Think beyond crape myrtles in your landscape

Richard Bogren, Gill, Daniel J.  |  6/27/2009 2:00:08 AM

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For Release On Or After 07/04/09

By Dan Gill
LSU AgCenter Horticulturist

For the summer season, no flowering tree or shrub outblooms the crape myrtle. This small tree packs a powerful punch of color over an amazingly long season. But other summer-blooming large shrubs and small trees can do a lot to contribute to the summer display. Here are a few –

Vitex or chaste tree

In gardening, flowers that are called blue often have a slight lavender tint or may be bluish-purple (true-blue flowers are few and far between). Such is the case with vitex (Vitex agnus-castus). For about a month, this deciduous large shrub or small tree produces showy 5- to 7-inch spikes of small lavender-blue flowers from late May through June. A second flush of flowers often appears in July or early August, especially if the old flower spikes are removed to prevent seeds from forming.

Vitex is an attractive plant with star-shaped, aromatic leaves that are grayish green on top and gray underneath. The natural shape is shrubby, but with some judicious pruning over time the plant can be trained into a delightful small tree. Mature height is about 10 to 15 feet with a spread of about 8 feet. Growth is rapid.

Rose of Sharon or althea

The fact that althea, Hibiscus syriacus, is a species of hibiscus is fairly obvious if you look at the flowers carefully. Like crape myrtles, altheas have a very long blooming season and come in a variety of colors. Flowering generally begins in May or early June and continues through the summer. Flower colors include white, pink, white with a red eye, lavender-blue, purple and light red and may be single or double. Like so many other traditional Southern plants, althea is native to Asia (so are gardenia, azalea and crape myrtle, to name a few).

This plant is commonly grown as an upright, large shrub or multi-trunked small tree. It generally grows 8 to 12 feet tall and 4 to 6 feet wide. It is deciduous, and unlike the tropical hibiscus (Hibiscus rosa-sinensis, another great shrub for summer color), it is perfectly hardy throughout Louisiana.

Confederate rose

Another species of hibiscus that produces a long season of summer flowers is a type of the Confederate rose (Hibiscus mutabilis). You may be familiar with the traditional double Confederate roses that bloom in the fall. Exquisitely beautiful, the flowers open white or pale pink and change to dark pink/light red by evening (the species name, mutabilis, means changing and refers to the changing flower color).

For summer blooms, however, you want the form called rubra. This plant produces single, light red flowers all summer from May to October. Like all of the Confederate roses, rubra grows to be a large plant easily reaching 8 to 10 feet or more. Numerous shoots from the base give the plant a shrubby look. This plant drops its leaves in the winter, and although they may be killed back slightly or to the ground depending on how cold it gets, they reliably regrow each year.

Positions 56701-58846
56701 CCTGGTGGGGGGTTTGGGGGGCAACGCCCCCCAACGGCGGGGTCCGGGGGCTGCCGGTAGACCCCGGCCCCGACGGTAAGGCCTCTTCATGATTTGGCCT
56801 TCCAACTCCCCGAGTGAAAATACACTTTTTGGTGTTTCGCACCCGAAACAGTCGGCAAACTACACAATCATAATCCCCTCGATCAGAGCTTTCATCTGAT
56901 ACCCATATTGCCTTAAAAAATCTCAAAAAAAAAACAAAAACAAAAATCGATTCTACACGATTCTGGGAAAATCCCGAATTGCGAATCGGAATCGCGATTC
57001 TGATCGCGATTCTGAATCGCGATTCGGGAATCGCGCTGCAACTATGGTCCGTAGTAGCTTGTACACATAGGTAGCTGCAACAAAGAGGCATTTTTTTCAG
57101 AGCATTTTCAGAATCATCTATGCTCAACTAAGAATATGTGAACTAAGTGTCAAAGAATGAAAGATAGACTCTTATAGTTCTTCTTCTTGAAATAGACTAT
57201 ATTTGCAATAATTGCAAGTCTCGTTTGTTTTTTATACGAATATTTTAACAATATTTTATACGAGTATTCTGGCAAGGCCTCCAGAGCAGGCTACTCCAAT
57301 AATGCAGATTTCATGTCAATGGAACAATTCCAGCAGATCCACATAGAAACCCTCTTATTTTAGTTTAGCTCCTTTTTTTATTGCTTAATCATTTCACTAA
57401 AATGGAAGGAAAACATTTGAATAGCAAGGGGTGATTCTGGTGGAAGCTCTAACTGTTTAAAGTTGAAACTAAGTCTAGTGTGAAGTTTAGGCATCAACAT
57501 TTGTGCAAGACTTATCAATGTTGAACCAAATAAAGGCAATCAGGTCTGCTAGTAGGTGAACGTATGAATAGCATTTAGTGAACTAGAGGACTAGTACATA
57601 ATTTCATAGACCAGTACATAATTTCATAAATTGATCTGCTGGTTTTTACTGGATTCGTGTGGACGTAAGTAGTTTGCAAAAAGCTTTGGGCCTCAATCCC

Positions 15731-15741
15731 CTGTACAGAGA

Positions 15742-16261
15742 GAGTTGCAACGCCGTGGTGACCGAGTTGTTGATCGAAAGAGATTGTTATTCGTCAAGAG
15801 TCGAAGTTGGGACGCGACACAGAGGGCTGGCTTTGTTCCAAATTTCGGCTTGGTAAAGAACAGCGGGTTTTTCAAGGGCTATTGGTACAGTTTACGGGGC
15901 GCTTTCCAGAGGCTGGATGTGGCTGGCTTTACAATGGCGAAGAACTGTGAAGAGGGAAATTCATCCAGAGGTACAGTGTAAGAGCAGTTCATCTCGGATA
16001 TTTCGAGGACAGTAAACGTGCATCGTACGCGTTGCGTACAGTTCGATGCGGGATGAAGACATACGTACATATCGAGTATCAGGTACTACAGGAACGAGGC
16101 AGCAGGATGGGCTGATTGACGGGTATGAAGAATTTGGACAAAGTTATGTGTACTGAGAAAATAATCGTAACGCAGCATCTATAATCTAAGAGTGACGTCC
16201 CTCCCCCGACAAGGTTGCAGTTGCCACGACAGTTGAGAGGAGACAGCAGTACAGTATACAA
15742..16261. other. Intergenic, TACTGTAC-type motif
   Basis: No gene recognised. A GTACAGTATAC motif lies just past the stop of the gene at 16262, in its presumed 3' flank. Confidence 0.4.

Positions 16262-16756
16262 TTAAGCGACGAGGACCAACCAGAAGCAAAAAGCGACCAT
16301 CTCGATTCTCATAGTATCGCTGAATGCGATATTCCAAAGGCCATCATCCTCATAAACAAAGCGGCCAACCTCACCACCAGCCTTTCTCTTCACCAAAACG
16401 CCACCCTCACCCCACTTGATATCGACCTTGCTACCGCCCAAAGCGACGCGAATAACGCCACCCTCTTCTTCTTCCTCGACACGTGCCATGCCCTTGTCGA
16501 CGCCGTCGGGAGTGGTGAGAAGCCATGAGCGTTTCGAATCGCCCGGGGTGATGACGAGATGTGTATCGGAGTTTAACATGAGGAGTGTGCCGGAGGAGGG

Whiteflies are a major pest, along with the sooty mold they cause. One treatment of the insecticide imidacloprid in the spring when they leaf out will prevent whiteflies all summer.

Oleander

What would summer in Louisiana be without our magnificent oleanders? These massive shrubs (10-12 feet tall and wide) produce masses of star-shaped flowers in shades of red, pink, white, peach, salmon and pale yellow. Dwarf oleanders reach about 5 feet by 5 feet and are available in pink and salmon.

If the winter is mild, blooming commences in April and occurs in several flushes through the summer. Although typically grown as a shrub, the plant’s large size lends itself to pruning into tree form in milder areas of the state.

Oleanders are evergreen, drought-tolerant and virtually carefree. They are prone to the small, white oleander scale insect, but this pest rarely causes major problems. It can be controlled with a light horticultural oil (such as Summit Year-Round Spray Oil) if needed. Although a surprising number of ornamental plants are poisonous, oleander is particularly toxic and should never be used around children’s play areas.

You can consider still more summer-blooming large shrubs and small trees for your landscape, including angel’s trumpets (Brugmansia and Datura, large, fragrant, trumpet-shaped flowers in mid- to late summer), harlequin glory bower (Clerodendrum trichotomum, a hardy, small tree that produces clusters of wonderfully fragrant white flowers in July), butterfly bush (Buddleia, a large-growing shrub with flower spikes in white, burgundy, pink and purple) and Southern magnolia (Magnolia grandiflora, especially the Little Gem, which repeat blooms until October).

Rick Bogren

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